Although the World Cup is about to commence in Russia, it’s the end of the domestic football season in Scotland. A time when thousands of Scots wander aimlessly around shopping centres of a weekend wishing they were at the football instead.
Why do we do it? Why do we put ourselves through such anguish on a weekly basis, occasionally vowing never to go back but always doing so? Why do we spend a small fortune on following our team, not just the price of match tickets (or season tickets if you’re able to afford one) but the added extras that come with ‘going to the game’ – the pie, the hotdog, the programme, the pre-match and post-match pints?
As a hypnotherapist I help people rid themselves of unwanted habits. ‘Going to the game’ is a habit and, despite many heartbreaks, agonies and tantrums, it’s a habit football fans enjoy so there’s no question of it being unwanted.
For millions of people, the result of their team will shape their mood for the week – or until the next time their team plays. It is woven into the fabric of life. I have done things that, looking back, I’m not particularly proud of. The day my first wife was due to give birth to our first child, I was off to watch the Hearts-Aberdeen cup final in 1986. Living in Aberdeen at that time, my wife said she felt fine and if she needed me she believed it would be easy enough to get me. I omitted to tell her the game wasn’t at Pittodrie but 140 miles away at Hampden. She wasn’t best pleased when I got home late that Saturday evening, but my logic was based on the fact she would probably have more children (she did) but Hearts might never get to another cup final (they did but it would be another 12 years until they won the bloody thing…) In any case, it was another week until Laura was born so, hey, there was no harm done.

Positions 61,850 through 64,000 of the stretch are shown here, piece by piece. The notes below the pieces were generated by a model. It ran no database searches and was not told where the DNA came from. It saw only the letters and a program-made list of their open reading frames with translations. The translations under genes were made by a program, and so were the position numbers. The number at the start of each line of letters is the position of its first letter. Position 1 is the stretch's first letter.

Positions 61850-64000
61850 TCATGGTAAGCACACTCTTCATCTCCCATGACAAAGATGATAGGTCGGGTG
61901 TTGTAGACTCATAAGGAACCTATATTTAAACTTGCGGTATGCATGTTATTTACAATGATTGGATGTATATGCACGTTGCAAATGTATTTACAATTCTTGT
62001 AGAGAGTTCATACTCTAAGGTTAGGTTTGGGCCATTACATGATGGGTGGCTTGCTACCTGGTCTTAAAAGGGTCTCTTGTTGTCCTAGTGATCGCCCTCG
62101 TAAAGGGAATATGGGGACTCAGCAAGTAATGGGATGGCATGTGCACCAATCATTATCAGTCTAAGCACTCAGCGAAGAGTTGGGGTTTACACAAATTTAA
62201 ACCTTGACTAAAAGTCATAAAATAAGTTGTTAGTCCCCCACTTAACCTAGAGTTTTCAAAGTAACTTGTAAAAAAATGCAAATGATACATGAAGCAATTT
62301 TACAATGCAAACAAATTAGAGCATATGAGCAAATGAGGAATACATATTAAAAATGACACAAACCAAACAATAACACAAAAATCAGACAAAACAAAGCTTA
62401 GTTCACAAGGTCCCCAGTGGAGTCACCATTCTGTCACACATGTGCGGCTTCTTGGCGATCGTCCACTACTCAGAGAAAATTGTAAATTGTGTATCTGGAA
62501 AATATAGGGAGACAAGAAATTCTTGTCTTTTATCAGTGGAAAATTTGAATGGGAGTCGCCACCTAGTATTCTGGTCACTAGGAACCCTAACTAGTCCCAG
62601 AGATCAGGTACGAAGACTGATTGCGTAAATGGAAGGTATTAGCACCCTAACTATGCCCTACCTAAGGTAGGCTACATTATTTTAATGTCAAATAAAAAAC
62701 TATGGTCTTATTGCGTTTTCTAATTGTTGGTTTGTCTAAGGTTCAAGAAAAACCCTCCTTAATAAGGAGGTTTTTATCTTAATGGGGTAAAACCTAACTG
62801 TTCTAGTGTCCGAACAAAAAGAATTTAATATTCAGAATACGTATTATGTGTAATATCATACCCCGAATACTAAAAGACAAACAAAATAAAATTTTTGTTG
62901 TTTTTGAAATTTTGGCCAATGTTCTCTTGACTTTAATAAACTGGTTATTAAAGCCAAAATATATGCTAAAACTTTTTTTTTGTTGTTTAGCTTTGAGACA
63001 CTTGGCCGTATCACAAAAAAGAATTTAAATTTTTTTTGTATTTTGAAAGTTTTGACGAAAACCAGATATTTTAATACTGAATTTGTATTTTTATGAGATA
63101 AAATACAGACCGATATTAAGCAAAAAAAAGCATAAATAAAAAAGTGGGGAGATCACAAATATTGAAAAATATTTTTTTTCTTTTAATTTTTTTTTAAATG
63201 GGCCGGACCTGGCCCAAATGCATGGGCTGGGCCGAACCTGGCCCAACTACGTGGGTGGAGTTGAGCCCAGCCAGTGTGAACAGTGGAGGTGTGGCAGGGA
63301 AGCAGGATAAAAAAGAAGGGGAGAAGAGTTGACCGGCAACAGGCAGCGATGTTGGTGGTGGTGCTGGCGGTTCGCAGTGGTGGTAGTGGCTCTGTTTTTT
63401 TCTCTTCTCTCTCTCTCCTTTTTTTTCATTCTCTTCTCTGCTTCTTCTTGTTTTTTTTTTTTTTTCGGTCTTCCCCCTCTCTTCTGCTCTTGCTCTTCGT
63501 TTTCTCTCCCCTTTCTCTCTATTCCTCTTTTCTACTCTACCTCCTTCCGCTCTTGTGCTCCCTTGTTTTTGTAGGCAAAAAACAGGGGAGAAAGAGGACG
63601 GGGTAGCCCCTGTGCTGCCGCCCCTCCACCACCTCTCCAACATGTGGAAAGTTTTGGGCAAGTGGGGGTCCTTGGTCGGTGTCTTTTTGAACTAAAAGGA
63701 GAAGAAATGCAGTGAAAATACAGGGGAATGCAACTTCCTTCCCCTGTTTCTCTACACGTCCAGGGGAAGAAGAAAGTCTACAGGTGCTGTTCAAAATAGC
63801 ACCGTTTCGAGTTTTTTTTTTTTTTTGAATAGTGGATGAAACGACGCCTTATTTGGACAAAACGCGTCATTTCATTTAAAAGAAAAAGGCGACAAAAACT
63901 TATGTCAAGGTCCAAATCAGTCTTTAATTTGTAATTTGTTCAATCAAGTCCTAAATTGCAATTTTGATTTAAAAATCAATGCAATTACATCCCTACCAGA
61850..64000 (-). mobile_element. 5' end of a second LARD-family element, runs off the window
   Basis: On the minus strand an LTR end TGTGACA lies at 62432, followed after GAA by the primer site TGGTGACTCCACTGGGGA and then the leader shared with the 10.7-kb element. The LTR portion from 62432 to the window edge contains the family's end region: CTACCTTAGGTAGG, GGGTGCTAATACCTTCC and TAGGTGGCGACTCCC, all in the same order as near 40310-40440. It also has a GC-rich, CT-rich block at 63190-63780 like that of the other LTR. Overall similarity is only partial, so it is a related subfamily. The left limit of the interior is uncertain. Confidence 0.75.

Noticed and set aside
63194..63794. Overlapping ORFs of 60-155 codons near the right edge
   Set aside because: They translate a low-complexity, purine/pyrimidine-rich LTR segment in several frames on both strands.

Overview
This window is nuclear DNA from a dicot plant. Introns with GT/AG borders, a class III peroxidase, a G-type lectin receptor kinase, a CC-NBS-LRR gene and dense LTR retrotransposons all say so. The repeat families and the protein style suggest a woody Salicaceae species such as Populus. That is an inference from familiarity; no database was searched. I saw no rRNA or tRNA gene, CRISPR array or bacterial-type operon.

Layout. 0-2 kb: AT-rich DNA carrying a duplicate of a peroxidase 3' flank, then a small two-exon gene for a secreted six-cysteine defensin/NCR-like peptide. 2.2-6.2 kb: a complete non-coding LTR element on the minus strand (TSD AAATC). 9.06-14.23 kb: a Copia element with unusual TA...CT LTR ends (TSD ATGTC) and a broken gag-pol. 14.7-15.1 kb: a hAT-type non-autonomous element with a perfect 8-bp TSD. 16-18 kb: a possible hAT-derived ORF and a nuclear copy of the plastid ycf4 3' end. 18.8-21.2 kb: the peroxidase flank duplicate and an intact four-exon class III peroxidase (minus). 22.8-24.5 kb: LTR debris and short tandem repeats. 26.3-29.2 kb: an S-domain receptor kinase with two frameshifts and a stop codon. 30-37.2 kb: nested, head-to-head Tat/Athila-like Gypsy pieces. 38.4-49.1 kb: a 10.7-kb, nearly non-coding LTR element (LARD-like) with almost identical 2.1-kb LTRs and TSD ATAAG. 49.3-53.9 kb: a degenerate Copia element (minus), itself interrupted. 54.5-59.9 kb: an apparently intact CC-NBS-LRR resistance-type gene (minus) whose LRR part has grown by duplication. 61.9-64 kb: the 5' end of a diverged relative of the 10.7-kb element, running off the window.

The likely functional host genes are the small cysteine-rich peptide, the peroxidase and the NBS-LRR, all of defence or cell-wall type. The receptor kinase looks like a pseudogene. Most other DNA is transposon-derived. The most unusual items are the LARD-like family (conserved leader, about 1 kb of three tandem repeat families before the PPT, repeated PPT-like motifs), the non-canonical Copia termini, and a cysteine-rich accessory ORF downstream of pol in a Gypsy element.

Perhaps more damage was done seven years later when I missed my second child’s fourth birthday because of being in Madrid. Not on a business trip but watching my first Hearts game abroad when a trip to Atletico was in order. I’m not sure if Michaela has ever forgiven me and, I admit, she had a point. Particularly as Hearts lost 3-0.
Nick Hornby’s assertion in his excellent book Fever Pitch – that your relationship with your football team can be stronger than that with your wife/husband/partner – was proven correct when my first wife and I divorced after 30 years of marriage. I married again, in 2015, older, wiser and even missing a Hearts game at Tynecastle for the occasion. My best man was a Hibby so obviously he wasn’t bothered about football that day, but I did get a couple of pals to keep me posted with events from Gorgie. After the ceremony, as we stood posing for photographs on the steps of Edinburgh’s Capital Hotel on Valentine’s Day, a couple of guests were signalling the latest score to me with their fingers. 1-0 to Hearts was what I could just about make out but what wasn’t so easy to decipher was that Jamie Walker had scored the goal.
The question ‘can’t you forget about bloody football for one day?’ was asked by more than one person but my honest answer was this was a crucial season for Hearts, having been relegated the season before, and it was vitally important they returned to the top flight of Scottish football as soon as they could…
That’s the crux, though. Aficionados of the game can’t forget about football even just for one day (sounds like a David Bowie song) Football is always on our minds. Even when it’s nearing the end of another drab season where there have been more downs than ups, when your chance of seeing your team win a trophy disappeared in January, when there’s little to play for except pride.
‘I’m not that bothered about the Hearts game today’ I have offered by way of trying to gain points with my wife Marion. However, she knows me well and immediately replies with that unique Scots phrase where two positives said together mean a negative. ‘Aye, right’.
Yes, I have vowed many a time that I was finished with Hearts, that this team of mine has let me down on too many occasions and this time I was finished with them for good. But, rather like having a row with your beloved, you know deep in your heart that you’ll be back.
Come the beginning of a new season I’ll be filled once again with hope, anticipation and sometimes expectation (although Hearts fans will tell you never to expect too much)
And then the season begins, and I storm out of Tynecastle cursing and swearing. And it all kicks off again.
Roll on July!